Also included is the first-ever English translation (by R J Dent) of ‘The Divine Marquis’ by Guillaume Apollinaire, which was the first modernist appraisal of Sade and remains one of the best concise biographies of its subject, and “Sade and the Roman Noir” by scholar Maurice Heine, in which Heine posits Sade as inventor of the gothic novel. Putting the works in context is an extensive history by Candice Black that details the relationship between the Surrealists and Sade.

 

The Marquis de Sade was one of the key figures identified by André Breton in his Surrealist Manifestos as inspirational to the whole Surrealist movement. Sade’s importance to the Surrealists and their close affiliates is reflected in the sheer volume of their art and writing dedicated to, or inspired by, his life, philosophy and work.

 

Sade: Sex and Death documents this body of work, and features many key texts as well as a host of bizarre and erotic Surrealist images never before assembled in one volume.

 

Including texts, paintings, photography and drawings by: Guillaume Apollinaire, Georges Bataille, Hans Bellmer, André Breton, Luis Buñuel, Salvador Dalí, Robert Desnos , Paul Eluard, Max Ernst, Leonor Fini, Maurice Heine, Valentine Hugo, Pierre Klossowski, Felix Labisse, René Magritte, André Masson, Roberto Matta, Man Ray, Toyen, Clovis Trouille and others.

 

CONTENTS

 

Sade and Surrealism: An Illustrated History            Candice Black

The Divine Marquis (Trans. R J Dent)                          Guillaume Apollinaire

The Use Value of De Sade (Trans. Allan Stoekl)        Georges Bataille     

De Sade and the Gothic Novel (Trans. R J Dent)       Maurice Heine

A Destructive Philosophy                                                    Pierre Klossowski

Notes on the Sadistic Imagination (Trans. R J Dent)  Andre Masson        

Sade: A Revolutionary Intelligence (Trans. R J Dent)  Paul Eluard

 

SOLAR EROTIK ARCHIVE

ISBN-13: 978-0-9820464-9-4

 

Available from:

http://www.amazon.co.uk/Sade-Divine-Marquis-Surrealists-Archive/dp/0982046499

 

http://www.amazon.com/Sade-Divine-Marquis-Surrealists-Archive/dp/0982046499

 

http://press.uchicago.edu/ucp/books/book/distributed/S/bo11334062.html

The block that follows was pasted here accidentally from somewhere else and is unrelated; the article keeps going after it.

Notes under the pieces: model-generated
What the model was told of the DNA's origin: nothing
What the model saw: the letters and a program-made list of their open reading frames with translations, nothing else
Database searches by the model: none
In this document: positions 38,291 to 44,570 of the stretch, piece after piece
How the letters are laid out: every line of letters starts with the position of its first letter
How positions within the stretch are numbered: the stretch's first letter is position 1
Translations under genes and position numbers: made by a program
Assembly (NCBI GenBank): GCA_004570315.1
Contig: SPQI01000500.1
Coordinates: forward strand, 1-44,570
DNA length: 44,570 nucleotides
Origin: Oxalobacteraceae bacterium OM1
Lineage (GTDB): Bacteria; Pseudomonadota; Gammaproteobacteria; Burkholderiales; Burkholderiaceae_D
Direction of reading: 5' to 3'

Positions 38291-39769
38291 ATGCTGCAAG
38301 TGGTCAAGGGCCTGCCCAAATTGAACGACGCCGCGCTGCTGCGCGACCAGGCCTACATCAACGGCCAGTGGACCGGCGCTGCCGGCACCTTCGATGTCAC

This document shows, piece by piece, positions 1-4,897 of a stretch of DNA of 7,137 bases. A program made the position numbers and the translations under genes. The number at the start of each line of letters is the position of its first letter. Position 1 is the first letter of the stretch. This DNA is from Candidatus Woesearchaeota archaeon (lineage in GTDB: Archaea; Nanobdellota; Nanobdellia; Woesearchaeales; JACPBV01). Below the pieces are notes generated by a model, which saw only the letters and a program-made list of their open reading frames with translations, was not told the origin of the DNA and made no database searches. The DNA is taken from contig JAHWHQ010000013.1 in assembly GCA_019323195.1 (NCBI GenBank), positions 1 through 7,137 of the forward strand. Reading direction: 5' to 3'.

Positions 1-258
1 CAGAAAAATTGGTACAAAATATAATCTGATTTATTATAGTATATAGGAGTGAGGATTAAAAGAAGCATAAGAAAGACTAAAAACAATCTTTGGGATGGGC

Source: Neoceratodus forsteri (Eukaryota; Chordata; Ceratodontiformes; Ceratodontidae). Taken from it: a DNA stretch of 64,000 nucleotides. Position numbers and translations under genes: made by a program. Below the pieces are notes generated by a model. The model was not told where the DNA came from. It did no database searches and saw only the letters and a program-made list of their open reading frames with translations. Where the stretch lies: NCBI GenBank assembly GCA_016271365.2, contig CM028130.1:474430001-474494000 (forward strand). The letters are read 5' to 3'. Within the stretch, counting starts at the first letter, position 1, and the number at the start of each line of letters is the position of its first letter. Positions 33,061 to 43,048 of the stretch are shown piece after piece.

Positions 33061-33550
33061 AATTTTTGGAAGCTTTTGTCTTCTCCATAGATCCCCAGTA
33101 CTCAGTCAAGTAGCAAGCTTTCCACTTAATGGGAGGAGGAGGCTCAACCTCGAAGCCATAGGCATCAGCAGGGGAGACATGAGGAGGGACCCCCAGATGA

http://www.solarbooks.org/solar-titles/sadesexanddeath.html

 

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Almost Famous

June 22, 2014

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Almost Famous is a 2000 comedy-drama film written, co-produced, and directed by Cameron Crowe, telling the coming-of-age story of a teenage journalist writing for Rolling Stone magazine while on the road with a fictitious 1970s rock band named Stillwater. The film is semi-autobiographical, Crowe himself having been a teenage writer for Rolling Stone.

The film received positive reviews, and received four Oscar nominations, with Crowe winning one for best original screenplay. It also earned the 2001 Grammy Award Best Compilation Soundtrack Album. Renowned film critic Roger Ebert hailed it the best film of the year.

 

 

The film is based on Cameron Crowe’s experiences touring with rock bands Poco, The Allman Brothers Band, Led Zeppelin, Eagles, and Lynyrd Skynyrd. In a Rolling Stone article, he talks about how he lost his virginity, fell in love, and met his heroes, experiences that are shared by William, the main character in the film.

Crowe compiled an alternate version of the film for home video called Almost Famous: Untitled, which was a compilation of both released footage and his favorite deleted scenes. It runs for about forty minutes longer than the theatrical release and was subtitled “The Bootleg Cut“.

 

 

Cast

 

Patrick Fugit as William Miller

Michael Angarano as Young William

Billy Crudup as Russell Hammond

Frances McDormand as Elaine Miller

Kate Hudson as Penny Lane

Jason Lee as Jeff Bebe

Zooey Deschanel as Anita Miller

Anna Paquin as Polexia Aphrodisia

Fairuza Balk as Sapphire

Bijou Phillips as Estrella Starr

Noah Taylor as Dick Roswell

Philip Seymour Hoffman as Lester Bangs

Terry Chen as Ben Fong-Torres

Jay Baruchel as Vic Munoz

Jimmy Fallon as Dennis Hope

Rainn Wilson as David Felton

Mark Kozelek as Larry Fellows

Liz Stauber as Leslie Hammond

John Fedevich as Ed Vallencourt

Eric Stonestreet as Sheldon the Desk Clerk

 

Almost-Famous-Movie-Poster-2-almost-famous-15075029-1500-1125

Almost Famous – A Film by Cameron Crowe

 

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My Father’s Garden: Greenhouse by R J Dent

May 5, 2014

 aluminium-greenhouse-6x6

 

Greenhouse

 

1: Frame

 

Several lengths of silver angle-iron had been in the garden for over a week before my father acknowledged their existence.

      – Ah, yes. I’d better put that together, he said cryptically, one morning.

      Later on, he’d assembled several lengths of the angle-iron into a cube-shaped frame.

      – What are you making, dad?

      – Assembling.

      – What are you assembling, dad?

      – A greenhouse. With a gable roof.

      – Are you going to grow anything in it?

      – No, I thought I’d leave it empty for years, and then knock it down.

      – Oh. What for?

      – Not really. I’m going to grow tomatoes in it. Read more…

 

 

My Father’s Garden: Gnomes by R J Dent

May 3, 2014

 

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Gnomes

 

1: Off-white

One morning, I found twenty-two garden gnomes standing on the drive.

     My father was walking around them, looking thoughtful.

     The gnomes were made of resin and they hadn’t been painted. They were all an off-white colour and they looked eerie, like an army of albino midgets.

     – What are these for?

     – What are gnomes usually for? my father countered.